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If you're not sure where to start when looking for the next multi-bagger, there are a few key trends you should keep an eye out for. Firstly, we'll want to see a proven return on capital employed (ROCE) that is increasing, and secondly, an expanding base of capital employed. Ultimately, this demonstrates that it's a business that is reinvesting profits at increasing rates of return. However, after briefly looking over the numbers, we don't think Asbury Automotive Group (NYSE:ABG) has the makings of a multi-bagger going forward, but let's have a look at why that may be.
What is Return On Capital Employed (ROCE)?
Just to clarify if you're unsure, ROCE is a metric for evaluating how much pre-tax income (in percentage terms) a company earns on the capital invested in its business. Analysts use this formula to calculate it for Asbury Automotive Group:
Return on Capital Employed = Earnings Before Interest and Tax (EBIT) ÷ (Total Assets - Current Liabilities)
0.19 = US$472m ÷ (US$3.6b - US$1.0b) (Based on the trailing twelve months to March 2021).
Therefore, Asbury Automotive Group has an ROCE of 19%. On its own, that's a standard return, however it's much better than the 15% generated by the Specialty Retail industry.
Above you can see how the current ROCE for Asbury Automotive Group compares to its prior returns on capital, but there's only so much you can tell from the past. If you'd like, you can check out the forecasts from the analysts covering Asbury Automotive Group here for free.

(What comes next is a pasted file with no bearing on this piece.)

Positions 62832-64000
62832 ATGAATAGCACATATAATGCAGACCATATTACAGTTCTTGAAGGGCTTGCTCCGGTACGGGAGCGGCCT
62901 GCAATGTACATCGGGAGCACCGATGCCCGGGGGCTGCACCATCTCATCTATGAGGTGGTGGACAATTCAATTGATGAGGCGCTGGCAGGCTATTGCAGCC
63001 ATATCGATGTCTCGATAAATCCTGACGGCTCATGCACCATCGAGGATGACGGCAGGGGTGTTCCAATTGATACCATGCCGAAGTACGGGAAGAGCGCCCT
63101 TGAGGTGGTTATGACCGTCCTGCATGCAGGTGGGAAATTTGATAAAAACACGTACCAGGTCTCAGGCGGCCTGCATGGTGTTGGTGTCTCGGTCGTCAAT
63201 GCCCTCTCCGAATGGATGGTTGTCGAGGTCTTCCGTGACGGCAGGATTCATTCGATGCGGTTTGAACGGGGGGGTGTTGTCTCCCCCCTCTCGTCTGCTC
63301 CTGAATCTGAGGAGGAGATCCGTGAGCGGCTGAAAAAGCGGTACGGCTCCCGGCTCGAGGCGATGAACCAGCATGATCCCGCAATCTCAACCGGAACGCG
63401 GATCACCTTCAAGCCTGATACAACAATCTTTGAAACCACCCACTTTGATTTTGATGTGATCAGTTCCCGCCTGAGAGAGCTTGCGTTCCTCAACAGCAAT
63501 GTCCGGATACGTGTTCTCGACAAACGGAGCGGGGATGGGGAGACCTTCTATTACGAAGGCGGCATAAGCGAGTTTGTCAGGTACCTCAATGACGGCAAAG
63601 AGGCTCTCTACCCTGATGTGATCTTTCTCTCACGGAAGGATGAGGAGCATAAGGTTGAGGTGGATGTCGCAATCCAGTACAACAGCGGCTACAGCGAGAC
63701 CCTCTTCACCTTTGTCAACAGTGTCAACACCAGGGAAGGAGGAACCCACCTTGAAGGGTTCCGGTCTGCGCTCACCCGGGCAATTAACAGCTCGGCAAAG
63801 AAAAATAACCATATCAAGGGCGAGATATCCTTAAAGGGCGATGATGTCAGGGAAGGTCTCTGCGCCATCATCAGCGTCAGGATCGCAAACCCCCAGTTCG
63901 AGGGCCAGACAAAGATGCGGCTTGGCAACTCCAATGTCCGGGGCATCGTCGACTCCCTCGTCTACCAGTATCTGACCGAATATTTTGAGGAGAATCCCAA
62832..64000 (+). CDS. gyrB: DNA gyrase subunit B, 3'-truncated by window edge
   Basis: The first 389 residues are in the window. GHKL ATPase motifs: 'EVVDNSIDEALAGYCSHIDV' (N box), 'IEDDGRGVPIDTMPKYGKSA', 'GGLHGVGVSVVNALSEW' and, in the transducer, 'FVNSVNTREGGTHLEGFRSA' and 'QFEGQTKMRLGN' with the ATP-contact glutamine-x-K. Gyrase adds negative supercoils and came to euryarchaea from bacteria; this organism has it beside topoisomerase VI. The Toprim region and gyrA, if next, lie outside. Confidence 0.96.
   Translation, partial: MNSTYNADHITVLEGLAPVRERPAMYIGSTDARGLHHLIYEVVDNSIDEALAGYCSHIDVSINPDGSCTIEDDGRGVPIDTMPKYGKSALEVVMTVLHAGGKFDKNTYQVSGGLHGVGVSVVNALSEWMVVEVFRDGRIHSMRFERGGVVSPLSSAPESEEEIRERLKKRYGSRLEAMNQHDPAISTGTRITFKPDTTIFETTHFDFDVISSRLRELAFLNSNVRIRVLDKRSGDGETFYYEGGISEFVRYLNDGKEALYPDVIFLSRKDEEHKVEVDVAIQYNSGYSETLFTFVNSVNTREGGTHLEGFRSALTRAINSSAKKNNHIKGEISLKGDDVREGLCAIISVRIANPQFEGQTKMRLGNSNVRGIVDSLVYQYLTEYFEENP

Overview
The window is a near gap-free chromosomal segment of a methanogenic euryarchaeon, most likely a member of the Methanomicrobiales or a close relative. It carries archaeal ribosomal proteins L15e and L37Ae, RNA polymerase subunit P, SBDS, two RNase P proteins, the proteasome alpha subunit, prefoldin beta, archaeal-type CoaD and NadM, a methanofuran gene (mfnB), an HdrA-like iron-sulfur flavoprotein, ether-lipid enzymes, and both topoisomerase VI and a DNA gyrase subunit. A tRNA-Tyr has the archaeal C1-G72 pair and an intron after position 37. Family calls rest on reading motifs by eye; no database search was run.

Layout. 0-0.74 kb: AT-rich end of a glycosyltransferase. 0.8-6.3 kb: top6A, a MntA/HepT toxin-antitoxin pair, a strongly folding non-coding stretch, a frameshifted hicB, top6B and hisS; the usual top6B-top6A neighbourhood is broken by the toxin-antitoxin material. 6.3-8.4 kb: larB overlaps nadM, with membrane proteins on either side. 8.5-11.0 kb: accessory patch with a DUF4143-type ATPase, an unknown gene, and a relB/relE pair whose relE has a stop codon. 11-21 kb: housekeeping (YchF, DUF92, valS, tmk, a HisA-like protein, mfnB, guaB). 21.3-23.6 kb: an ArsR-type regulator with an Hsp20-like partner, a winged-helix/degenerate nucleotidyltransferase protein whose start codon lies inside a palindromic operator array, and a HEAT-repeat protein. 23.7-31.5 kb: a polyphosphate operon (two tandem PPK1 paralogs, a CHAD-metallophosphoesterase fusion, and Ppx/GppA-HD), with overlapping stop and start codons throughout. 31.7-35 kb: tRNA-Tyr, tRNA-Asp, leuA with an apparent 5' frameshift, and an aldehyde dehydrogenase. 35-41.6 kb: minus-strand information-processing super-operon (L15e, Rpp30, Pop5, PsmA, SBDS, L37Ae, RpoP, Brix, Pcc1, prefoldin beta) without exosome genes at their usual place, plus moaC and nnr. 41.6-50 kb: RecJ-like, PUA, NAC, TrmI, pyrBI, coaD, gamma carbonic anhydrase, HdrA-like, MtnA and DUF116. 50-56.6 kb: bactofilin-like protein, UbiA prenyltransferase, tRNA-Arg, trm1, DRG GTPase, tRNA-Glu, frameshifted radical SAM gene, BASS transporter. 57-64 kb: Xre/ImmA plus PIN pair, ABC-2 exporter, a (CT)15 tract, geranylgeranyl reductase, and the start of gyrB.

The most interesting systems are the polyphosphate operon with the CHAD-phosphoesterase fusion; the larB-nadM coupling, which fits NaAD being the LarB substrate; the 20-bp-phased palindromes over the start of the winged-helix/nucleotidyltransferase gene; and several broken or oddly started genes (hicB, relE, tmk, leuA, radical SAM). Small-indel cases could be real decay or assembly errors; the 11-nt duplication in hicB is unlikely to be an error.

So How Is Asbury Automotive Group's ROCE Trending?
On the surface, the trend of ROCE at Asbury Automotive Group doesn't inspire confidence. Around five years ago the returns on capital were 25%, but since then they've fallen to 19%. Meanwhile, the business is utilizing more capital but this hasn't moved the needle much in terms of sales in the past 12 months, so this could reflect longer term investments. It may take some time before the company starts to see any change in earnings from these investments.
On a side note, Asbury Automotive Group has done well to pay down its current liabilities to 29% of total assets. So we could link some of this to the decrease in ROCE. What's more, this can reduce some aspects of risk to the business because now the company's suppliers or short-term creditors are funding less of its operations. Some would claim this reduces the business' efficiency at generating ROCE since it is now funding more of the operations with its own money.
In summary, Asbury Automotive Group is reinvesting funds back into the business for growth but unfortunately it looks like sales haven't increased much just yet. Yet to long term shareholders the stock has gifted them an incredible 205% return in the last five years, so the market appears to be rosy about its future. But if the trajectory of these underlying trends continue, we think the likelihood of it being a multi-bagger from here isn't high.
Asbury Automotive Group does have some risks though, and we've spotted 1 warning sign for Asbury Automotive Group that you might be interested in.
If you want to search for solid companies with great earnings, check out this free list of companies with good balance sheets and impressive returns on equity.
This article by Simply Wall St is general in nature. It does not constitute a recommendation to buy or sell any stock, and does not take account of your objectives, or your financial situation. We aim to bring you long-term focused analysis driven by fundamental data. Note that our analysis may not factor in the latest price-sensitive company announcements or qualitative material. Simply Wall St has no position in any stocks mentioned.
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